In an attempt to help LSU associate cheerleading coach Chico Garcia with the overwhelming costs of his medical treatment, the LSU Athletic Department has teamed up with Our Lady of the Lake Hospital to host a blood drive in Garcia's honor today.
Garcia was involved in a serious boating accident on Aug. 27 that left the former LSU cheerleader in critical condition with a spinal-cord injury. The drive will take place in the Tiger Stadium parking lot today from 9 a.m. to 5 p.m. For every pint of blood donated, Our Lady of the Lake will take off $15 from Garcia's medical expenses.
Due to Garcia's good physical shape prior to his accident, he has been able to use accessory muscles to breath. But as those muscles begin to atrophy, breathing has become more labored. Doctors have now determined that a tracheotomy procedure is necessary for Garcia to continue breathing.
"The team has been affected by this tragedy in a major way," said Pauline Zernott, head spirit coordinator. "But they have taken Chico's spirit and positive attitude and have realized that this is just a temporary situation and that he will be back as soon as possible."
Those who can't attend today's drive but still wish to donate in honor of Garcia can do so at next week's week-long blood drive on Tower Drive behind the Student Union from 10 a.m. to 4 p.m.
Contact Michael Gegenheimer at mgegenheimer@lsureveille.
Due to Garcia's good physical shape prior to his accident, he has been able to use accessory muscles to breath. But as those muscles begin to atrophy, breathing has become more labored. Doctors have now determined that a tracheotomy procedure is
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As we age, the muscles we use to breathe age too, and need exercising to stay in good shape. Here’s the hows and whys of breathing!
When you take a deep breath, the accessory muscles of respiration are brought into action. These are the scalenes, sternocleidomastoids and trapezius. The scalenes are the first muscle to start contracting and gradually the other two muscles are brought into action. These muscles should not contract during regular “belly” breathing. The scalenes are the narrow band of contracting muscle on either side of the neck when lifting the chin slightly to the opposite side.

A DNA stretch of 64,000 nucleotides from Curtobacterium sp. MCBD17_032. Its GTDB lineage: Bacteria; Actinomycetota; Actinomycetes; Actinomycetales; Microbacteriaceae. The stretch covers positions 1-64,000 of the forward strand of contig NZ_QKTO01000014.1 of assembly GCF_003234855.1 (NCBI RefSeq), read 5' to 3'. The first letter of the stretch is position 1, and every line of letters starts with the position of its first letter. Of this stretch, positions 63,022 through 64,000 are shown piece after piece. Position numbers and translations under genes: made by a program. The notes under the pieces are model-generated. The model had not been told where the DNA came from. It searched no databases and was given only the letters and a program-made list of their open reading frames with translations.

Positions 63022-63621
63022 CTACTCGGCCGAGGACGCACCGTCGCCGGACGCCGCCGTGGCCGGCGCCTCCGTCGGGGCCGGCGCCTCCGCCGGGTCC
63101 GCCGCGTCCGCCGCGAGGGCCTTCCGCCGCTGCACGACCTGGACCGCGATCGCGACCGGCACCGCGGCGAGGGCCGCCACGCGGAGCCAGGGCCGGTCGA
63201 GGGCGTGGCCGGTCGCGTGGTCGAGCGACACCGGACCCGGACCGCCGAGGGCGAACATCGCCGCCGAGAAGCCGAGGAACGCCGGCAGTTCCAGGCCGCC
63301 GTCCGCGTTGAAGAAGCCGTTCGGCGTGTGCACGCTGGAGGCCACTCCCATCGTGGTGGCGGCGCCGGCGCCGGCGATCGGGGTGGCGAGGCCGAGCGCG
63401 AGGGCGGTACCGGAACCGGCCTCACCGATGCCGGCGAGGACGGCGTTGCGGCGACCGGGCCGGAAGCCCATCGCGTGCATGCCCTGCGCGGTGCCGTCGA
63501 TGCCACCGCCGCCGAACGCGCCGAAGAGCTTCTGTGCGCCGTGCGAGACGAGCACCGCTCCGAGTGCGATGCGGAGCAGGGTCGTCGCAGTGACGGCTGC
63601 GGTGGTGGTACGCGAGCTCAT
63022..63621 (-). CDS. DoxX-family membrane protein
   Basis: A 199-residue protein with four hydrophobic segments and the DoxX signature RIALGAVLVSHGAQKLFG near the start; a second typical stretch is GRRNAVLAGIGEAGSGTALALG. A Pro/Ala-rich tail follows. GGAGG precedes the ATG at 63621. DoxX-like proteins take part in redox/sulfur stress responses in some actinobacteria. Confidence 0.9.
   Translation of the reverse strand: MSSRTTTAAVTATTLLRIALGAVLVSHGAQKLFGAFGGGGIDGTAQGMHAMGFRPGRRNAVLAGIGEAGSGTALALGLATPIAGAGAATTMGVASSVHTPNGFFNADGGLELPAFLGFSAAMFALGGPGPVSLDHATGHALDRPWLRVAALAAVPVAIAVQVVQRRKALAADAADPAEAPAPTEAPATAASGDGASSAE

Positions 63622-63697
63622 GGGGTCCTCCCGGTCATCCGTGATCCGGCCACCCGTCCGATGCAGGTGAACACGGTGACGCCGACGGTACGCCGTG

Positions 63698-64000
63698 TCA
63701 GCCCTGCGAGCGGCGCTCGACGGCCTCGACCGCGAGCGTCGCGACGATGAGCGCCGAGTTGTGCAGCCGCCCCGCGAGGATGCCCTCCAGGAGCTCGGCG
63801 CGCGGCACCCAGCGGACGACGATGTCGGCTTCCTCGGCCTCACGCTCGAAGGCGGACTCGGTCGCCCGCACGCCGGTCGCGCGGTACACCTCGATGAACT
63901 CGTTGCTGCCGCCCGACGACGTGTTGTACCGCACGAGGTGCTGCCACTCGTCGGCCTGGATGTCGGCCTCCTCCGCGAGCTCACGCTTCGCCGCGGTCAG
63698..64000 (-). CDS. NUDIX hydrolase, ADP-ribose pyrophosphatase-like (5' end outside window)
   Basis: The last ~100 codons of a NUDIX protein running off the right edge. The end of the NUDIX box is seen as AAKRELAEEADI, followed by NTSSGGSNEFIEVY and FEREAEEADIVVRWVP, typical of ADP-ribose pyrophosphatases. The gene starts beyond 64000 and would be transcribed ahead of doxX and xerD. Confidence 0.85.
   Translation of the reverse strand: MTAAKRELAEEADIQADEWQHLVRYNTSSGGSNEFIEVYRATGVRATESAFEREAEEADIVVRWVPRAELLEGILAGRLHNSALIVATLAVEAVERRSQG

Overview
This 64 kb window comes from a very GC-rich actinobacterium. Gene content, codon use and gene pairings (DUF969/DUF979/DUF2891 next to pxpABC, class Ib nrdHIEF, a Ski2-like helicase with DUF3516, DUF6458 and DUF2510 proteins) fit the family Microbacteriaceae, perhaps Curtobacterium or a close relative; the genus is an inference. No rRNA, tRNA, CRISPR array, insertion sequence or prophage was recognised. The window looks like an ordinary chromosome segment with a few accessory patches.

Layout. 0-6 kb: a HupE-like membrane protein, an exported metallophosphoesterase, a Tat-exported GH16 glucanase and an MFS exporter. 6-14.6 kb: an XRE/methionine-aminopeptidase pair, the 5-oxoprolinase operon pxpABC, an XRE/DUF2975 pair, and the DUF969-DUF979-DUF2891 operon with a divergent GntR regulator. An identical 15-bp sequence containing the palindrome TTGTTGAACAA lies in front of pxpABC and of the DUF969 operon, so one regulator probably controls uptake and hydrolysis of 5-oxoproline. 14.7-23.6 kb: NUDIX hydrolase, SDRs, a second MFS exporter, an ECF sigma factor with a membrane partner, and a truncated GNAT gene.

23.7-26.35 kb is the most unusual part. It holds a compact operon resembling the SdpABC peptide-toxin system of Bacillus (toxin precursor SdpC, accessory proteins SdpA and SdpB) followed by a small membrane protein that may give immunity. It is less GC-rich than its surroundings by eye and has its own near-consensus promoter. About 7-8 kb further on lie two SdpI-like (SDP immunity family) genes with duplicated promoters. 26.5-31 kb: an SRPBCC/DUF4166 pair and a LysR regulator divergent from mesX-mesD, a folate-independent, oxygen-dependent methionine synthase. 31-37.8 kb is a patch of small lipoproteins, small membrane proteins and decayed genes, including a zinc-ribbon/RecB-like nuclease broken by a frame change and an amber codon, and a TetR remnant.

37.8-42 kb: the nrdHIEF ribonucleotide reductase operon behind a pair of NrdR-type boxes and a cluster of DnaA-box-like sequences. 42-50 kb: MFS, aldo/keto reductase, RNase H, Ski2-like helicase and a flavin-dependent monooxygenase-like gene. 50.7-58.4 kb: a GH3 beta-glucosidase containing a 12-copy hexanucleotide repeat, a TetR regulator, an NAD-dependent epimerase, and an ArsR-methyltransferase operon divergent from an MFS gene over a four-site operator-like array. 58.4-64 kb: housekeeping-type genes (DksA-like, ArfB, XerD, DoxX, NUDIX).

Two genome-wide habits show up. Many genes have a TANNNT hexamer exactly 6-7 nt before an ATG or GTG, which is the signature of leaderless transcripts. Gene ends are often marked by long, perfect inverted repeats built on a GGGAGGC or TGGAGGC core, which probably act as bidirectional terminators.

So what causes shallow breathing?
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Does anxiety cause shallow breathing, or does shallow breathing cause anxiety? The answer may be both. We may have a chicken-or-egg situation here. Not getting enough oxygen, as in a shallow breath, signals a problem to your brain. You go into a fight-or-flight reaction. More shallow breathing. And anxiety, caused by life’s stresses, causes a flight-or-flight reaction, shallow breath. Then shallow breathing can shorten the accessory muscles of respiration, which can then cause more shallow breathing. And so on. See the problem?
How do you breathe? Take one hand and place it on your chest. Place the other hand on your belly. Breathe. Notice which hand is moving as you inhale and exhale. Is it the top hand or the bottom hand? If it’s only the top hand, it’s likely you are a shallow breather who can greatly benefit from a switch to deep breathing.